I have a huge fascination with breakdancing (also known as b-boying or breaking). Each time we see people dancing somewhere, I can’t help but stop and watch. I love the sheer athleticism of it. It evolved from almost every dance, acrobatic and martial arts style including: tap, jazz, capoeira, Balkan, ballroom, folk, shaolin kung-fu, circus and swing.
Breakdancing is popular in France. When we were in Nice, we strolled the Pedestrain Zone of the Place Masséna. It’s essentially the main square of Nice and center of all the action. We encountered some break dancers (videos are all over YouTube) on checkerboard pavement and stopped to check them out.
Each time I watch break dancers, I am struck by the communal spirit that surrounds them. It makes you want to learn how to do it. Forget ballroom dancing, we’ll be taking this dance class instead. It looks like a pretty good workout.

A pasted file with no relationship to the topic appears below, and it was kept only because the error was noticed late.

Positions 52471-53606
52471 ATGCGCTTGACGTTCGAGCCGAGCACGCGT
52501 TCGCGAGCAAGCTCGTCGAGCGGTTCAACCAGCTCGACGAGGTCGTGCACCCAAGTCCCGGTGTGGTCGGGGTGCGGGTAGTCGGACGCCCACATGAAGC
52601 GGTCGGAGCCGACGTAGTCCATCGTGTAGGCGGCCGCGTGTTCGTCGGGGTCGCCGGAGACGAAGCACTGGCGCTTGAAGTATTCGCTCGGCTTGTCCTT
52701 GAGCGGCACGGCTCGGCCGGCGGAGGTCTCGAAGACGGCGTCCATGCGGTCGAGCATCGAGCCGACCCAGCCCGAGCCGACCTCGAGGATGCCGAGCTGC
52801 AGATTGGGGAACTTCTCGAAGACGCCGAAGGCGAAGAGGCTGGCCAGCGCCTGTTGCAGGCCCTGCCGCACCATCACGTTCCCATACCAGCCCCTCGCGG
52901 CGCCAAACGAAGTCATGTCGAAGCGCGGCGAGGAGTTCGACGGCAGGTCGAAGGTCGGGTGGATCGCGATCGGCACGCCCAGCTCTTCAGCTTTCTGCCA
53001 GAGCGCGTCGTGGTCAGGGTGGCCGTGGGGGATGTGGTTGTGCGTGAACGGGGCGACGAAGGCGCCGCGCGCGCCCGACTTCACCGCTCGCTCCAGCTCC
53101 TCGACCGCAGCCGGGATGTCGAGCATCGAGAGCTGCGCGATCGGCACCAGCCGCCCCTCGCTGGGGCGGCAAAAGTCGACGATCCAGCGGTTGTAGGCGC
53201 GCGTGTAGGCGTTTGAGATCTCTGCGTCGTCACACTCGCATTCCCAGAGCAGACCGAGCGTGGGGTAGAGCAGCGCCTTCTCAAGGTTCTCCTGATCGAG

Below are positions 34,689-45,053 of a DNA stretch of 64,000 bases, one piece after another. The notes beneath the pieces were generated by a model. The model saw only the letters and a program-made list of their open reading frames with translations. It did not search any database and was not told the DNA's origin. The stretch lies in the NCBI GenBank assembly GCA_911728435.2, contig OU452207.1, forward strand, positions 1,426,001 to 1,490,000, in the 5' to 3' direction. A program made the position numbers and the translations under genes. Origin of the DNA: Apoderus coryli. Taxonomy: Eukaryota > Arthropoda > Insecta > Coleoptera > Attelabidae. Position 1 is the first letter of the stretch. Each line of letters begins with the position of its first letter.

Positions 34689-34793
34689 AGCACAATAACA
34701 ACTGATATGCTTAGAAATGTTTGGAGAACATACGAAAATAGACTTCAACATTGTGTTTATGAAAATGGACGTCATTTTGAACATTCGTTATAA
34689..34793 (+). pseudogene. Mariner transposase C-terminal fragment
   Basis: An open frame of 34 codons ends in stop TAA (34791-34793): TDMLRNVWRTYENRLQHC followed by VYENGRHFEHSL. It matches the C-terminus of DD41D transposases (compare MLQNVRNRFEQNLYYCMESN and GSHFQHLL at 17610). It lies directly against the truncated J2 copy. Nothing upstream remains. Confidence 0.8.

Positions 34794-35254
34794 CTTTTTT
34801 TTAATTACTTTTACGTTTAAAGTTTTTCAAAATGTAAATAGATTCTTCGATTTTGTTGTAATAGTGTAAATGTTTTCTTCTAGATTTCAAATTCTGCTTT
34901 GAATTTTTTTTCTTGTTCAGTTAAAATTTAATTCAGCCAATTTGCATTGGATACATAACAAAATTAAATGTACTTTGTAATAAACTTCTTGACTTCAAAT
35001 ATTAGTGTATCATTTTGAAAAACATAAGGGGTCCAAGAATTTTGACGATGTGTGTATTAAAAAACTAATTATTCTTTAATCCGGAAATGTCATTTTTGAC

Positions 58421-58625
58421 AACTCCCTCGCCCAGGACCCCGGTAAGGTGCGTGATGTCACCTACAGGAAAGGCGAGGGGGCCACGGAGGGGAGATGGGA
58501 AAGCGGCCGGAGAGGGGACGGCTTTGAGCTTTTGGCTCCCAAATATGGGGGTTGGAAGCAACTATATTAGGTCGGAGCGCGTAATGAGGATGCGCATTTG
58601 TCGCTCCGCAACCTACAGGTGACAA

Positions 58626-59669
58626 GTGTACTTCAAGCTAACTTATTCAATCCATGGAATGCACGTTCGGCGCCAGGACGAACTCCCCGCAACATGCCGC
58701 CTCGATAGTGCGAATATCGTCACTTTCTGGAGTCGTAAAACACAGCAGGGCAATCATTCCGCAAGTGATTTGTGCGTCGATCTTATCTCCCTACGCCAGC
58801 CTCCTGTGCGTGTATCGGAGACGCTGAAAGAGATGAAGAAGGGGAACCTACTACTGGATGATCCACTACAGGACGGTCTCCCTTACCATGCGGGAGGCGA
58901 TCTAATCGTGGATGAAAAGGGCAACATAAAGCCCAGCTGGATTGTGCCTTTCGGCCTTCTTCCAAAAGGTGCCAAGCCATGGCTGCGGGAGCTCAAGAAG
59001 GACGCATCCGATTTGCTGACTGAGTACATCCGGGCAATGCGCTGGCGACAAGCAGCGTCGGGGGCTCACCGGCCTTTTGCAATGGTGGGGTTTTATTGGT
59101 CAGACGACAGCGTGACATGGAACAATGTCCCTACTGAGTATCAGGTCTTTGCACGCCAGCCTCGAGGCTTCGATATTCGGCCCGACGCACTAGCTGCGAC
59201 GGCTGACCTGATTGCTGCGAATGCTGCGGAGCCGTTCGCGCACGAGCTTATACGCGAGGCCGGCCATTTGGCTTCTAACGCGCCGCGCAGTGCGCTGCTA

Being a former gymnast, I loved the power moves because they are particularly acrobatic. It requires momentum, speed, endurance, strength, and control (like the flare, windmill, swipe, and head spin).
Downrock (also known as footwork or floorwork) describes any movement on the floor where the hands supporting the dancer as much as the feet. Common downrock moves include: the foundational 6-step, and its variants such as the 3-step. Basic downrock is done entirely on hands and feet. It didn’t take long for their moves to get way more complex and too fast for the settings on my camera.
Freezes are stylish poses, and the more difficult require the breaker to suspend himself or herself off the ground using upper body strength in poses. How can you not love these creative displays of agility and physical strength set to music?
Well done gentlemen.